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Cottageville woman joins local mortuary business

A Cottageville woman is setting a new standard in her family, as she is one of the first college-educated woman in her family and is also one of the youngest dual certified female African American funeral directors to ever come from Colleton County.

Rhonyai Brown, 22, took – and passed – her final exams on Thursday. Her recent graduation from the Gupton-Jones College of Funeral Services in Atlanta, Ga. – and last week’s passing of her boards – makes her one of the youngest documented female funeral directors in the county. The Colleton County High School graduate is now employed with Koger’s Mortuary in Walterboro.

There, she will be supervising funerals and also acting as a funeral director, she said.

Brown says she became interested in the mortuary business when her cousin died several years ago.

“I wanted to know why she looked the way she did, and it made become interested in the process and start asking questions,” she said. From there, her interest in the profession grew. Brown then went to Atlanta and attended the private mortuary school. “She worked very hard for it. It was a real struggle for her to make it, but we are so very proud of her,” said Brown’s mother, Virginia Brown.

Virginia Brown says that her daughter was even homeless for a period of time while attending school. “The school is very strict, so she couldn’t even work while going there. But she studied hard and she made it. We had some people who wanted her to give up, and come home,” said Virginia Brown. “But she was persistent, and she studied hard and made it through.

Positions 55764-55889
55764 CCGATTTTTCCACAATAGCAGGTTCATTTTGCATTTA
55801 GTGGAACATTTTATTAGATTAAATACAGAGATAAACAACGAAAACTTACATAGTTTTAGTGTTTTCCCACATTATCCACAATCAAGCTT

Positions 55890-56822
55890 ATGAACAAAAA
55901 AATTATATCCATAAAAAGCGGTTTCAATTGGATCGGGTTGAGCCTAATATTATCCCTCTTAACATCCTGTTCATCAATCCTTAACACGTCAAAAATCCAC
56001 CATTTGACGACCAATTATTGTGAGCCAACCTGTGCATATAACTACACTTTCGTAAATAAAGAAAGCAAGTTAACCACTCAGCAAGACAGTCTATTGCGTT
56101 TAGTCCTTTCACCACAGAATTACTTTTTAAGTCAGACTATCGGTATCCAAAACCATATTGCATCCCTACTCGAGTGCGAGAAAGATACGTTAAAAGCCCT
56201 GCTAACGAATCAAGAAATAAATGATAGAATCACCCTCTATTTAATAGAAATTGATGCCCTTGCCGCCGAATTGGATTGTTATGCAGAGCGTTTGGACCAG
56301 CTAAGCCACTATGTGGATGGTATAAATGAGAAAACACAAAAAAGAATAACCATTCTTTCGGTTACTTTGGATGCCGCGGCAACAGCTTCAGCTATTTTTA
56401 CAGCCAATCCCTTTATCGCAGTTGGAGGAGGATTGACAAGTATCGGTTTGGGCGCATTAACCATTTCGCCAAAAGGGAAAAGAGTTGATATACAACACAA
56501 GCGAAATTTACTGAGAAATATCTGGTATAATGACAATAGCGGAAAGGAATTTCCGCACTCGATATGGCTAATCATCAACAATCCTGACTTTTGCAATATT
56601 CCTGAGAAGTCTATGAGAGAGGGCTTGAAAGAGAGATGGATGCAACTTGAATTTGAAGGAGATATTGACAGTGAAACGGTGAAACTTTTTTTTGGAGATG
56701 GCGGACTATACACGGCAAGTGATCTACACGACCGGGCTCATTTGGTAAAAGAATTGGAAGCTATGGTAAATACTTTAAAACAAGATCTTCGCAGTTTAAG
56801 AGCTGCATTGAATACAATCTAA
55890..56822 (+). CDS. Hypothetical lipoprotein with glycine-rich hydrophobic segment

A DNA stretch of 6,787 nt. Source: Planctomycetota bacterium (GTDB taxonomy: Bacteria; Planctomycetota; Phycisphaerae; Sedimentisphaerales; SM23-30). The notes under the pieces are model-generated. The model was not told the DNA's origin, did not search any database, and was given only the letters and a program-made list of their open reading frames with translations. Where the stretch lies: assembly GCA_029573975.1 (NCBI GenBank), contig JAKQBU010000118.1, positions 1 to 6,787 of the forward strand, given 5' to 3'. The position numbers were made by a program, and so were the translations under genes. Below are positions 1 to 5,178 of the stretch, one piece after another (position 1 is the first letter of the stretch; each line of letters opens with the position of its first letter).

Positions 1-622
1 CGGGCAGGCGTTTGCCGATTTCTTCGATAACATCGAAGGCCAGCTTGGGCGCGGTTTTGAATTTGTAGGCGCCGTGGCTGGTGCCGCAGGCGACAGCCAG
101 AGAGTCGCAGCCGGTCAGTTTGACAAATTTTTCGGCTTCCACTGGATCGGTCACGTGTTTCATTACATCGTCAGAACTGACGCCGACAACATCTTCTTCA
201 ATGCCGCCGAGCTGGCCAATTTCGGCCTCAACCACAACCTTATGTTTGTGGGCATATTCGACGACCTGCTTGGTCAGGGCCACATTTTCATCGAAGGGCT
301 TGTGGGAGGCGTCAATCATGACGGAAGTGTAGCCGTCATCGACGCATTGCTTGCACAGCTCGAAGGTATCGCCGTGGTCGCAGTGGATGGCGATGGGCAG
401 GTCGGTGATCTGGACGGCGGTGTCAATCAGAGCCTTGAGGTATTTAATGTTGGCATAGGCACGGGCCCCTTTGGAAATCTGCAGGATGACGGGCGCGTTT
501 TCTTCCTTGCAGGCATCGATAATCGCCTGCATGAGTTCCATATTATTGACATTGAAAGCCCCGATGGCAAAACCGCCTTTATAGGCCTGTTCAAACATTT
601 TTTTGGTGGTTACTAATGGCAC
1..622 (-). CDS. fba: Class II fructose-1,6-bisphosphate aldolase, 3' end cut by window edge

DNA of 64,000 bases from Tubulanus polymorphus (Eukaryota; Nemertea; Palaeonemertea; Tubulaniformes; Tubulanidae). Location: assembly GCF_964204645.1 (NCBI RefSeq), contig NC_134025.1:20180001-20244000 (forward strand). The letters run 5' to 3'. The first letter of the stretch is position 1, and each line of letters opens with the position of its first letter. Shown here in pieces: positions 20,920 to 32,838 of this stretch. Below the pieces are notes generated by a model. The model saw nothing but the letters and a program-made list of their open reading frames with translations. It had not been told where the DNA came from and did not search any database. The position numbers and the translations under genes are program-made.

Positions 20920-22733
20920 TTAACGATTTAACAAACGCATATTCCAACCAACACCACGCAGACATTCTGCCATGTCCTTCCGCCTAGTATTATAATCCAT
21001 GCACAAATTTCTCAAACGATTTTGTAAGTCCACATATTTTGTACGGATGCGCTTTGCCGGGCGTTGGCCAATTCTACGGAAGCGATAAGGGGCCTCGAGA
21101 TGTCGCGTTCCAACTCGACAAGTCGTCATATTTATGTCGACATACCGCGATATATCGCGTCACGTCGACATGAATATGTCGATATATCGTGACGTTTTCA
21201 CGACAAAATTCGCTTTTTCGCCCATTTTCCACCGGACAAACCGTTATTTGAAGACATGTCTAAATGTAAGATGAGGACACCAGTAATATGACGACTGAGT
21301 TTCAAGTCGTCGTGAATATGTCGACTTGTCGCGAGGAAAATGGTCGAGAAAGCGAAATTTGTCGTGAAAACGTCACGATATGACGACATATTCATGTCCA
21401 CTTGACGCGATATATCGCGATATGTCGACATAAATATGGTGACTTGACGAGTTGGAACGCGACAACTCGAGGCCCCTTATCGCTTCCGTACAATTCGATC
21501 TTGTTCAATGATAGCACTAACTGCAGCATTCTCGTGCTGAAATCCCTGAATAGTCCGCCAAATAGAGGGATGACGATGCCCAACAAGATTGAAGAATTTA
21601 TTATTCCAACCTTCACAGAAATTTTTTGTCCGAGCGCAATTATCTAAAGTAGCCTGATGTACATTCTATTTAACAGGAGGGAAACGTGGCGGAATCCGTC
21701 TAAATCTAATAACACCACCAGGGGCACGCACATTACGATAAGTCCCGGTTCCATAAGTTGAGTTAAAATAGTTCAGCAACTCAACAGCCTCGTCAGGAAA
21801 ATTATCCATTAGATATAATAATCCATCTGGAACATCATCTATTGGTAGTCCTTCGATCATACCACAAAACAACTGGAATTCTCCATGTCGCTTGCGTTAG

“She is the first one in our family who has done something like this, and who went after this kind of profession,” she said.

Brown says she has had a lot of family support during her process to become a funeral director. She says that she believes the now male-dominated industry is starting to attract more female funeral directors. “It’s a predominately male-dominated profession, but I’m glad I’m in it and I’m happy to see more women starting to get involved in the industry,” she said.

In celebrating her accomplishment, Brown and her mother said they want to thank their church family, their pastor, Rev. Jerry Harrison, and Andre and Donna Haynes. Brown also thanks her employer and gives a great deal of credit to her aunt, the former Mary Sarah Miller. “She was always very supportive of me and believed that I could do this,” said Brown, speaking of Miller.

Brown also wants to thank Brian Vandyke, who helped her financially during college; Elvis Daniels, who helped her to commute from Colleton County to Atlanta; Marion Daniels and Randolph Miller; and Joshua Broughton, a “special friend,” who she says encouraged her to study.

Heather Walters (1410 Posts)